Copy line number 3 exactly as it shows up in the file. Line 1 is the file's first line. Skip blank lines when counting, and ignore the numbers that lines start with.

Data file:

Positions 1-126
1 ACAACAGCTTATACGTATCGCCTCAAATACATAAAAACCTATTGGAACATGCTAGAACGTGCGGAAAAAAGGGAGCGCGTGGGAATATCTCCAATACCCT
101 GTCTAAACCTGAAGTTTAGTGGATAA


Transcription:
101 GTCTAAACCTGAAGTTTAGTGGATAA